Traumatic Hemipelvectomy

Labler, Ludwig ; Trentz, Otmar ; Keel, Marius

In: European Journal of Trauma, 2005, vol. 31, no. 6, p. 543-550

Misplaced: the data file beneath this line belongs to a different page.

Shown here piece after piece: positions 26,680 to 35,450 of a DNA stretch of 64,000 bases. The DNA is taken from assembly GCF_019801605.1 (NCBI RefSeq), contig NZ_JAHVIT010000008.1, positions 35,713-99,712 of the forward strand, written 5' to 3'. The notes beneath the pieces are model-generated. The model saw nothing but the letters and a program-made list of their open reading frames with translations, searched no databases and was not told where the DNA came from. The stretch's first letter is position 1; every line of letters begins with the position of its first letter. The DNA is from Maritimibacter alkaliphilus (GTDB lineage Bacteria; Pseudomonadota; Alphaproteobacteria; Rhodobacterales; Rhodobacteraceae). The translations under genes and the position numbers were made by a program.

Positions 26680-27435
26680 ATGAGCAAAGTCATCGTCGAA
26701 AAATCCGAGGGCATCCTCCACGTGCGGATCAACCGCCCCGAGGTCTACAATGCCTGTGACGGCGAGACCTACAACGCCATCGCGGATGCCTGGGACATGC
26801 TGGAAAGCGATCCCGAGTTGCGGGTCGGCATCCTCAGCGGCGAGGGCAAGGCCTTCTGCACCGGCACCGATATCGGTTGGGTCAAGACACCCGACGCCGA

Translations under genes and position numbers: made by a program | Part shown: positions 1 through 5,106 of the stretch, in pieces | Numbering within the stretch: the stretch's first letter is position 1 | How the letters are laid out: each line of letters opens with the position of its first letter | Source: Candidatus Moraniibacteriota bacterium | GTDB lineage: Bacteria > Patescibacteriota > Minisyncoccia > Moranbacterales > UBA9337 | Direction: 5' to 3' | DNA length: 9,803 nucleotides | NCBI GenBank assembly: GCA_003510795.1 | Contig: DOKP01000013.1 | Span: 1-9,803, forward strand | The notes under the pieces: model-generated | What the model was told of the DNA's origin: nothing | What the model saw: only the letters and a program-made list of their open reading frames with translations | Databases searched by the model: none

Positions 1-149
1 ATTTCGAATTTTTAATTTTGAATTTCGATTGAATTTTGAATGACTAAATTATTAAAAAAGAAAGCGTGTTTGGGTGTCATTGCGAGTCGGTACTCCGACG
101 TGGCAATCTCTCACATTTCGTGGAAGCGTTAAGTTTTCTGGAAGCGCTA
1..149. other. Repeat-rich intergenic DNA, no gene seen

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    Purpose:: Open or closed traumatic hemipelvectomy is defined as a uni- or bilateral avulsion of the bony hemipelvis in combination with rupture of the large pelvic nerves and vessels and is usually accompanied by injuries of the genitourinary tract and bowel. According to a literature review between 1960 and 2005, 96 cases of traumatic hemipelvectomy were documented. Patients and Methods:: Between 1998 and 2004, nine male patients fulfilled the criteria for a traumatic hemipelvectomy, out of 1.8% pelvic injuries (n = 507) and of 2.4% pelvic ring injuries (n = 373). Seven patients were admitted directly to the authors' trauma center, one patient was admitted 3 h after the accident, and one patient was stabilized in another hospital and transferred 5 days later. Results:: All seven patients admitted primarily after trauma and the patient transferred 3 h later were in shock class IV. The traumatic hemipelvectomy was unilateral in eight patients with one complete avulsion and bilateral in one patient. Injuries of the pelvic vessels occurred in all patients. Most of the patients had injuries of both the genitourinary tract and the intestine. Associated injuries were mostly those of extremities, thorax and head. Neurologic deficits could be documented clinically on admission in four patients. Laparotomy for damage control with packing of the abdominal cavity and the retroperitoneum was performed in all cases. Four patients died during stabilization attempts in hemorrhagic shock during the first 4 h of treatment and three patients died after 3, 5, and 7 days in the intensive care unit because of septic complications. Two patients survived with a follow-up of 21 and 34 months. Conclusion:: Traumatic hemipelvectomy is a most severe pelvic ring injury. If the diagnosis of traumatic hemipelvectomy is clear, surgical hemipelvectomy should be performed. Limb-saving procedures endanger patient's life. Early and frequent second-look operations and aggressive management of associated pelvic injuries minimize wound problems and septic complications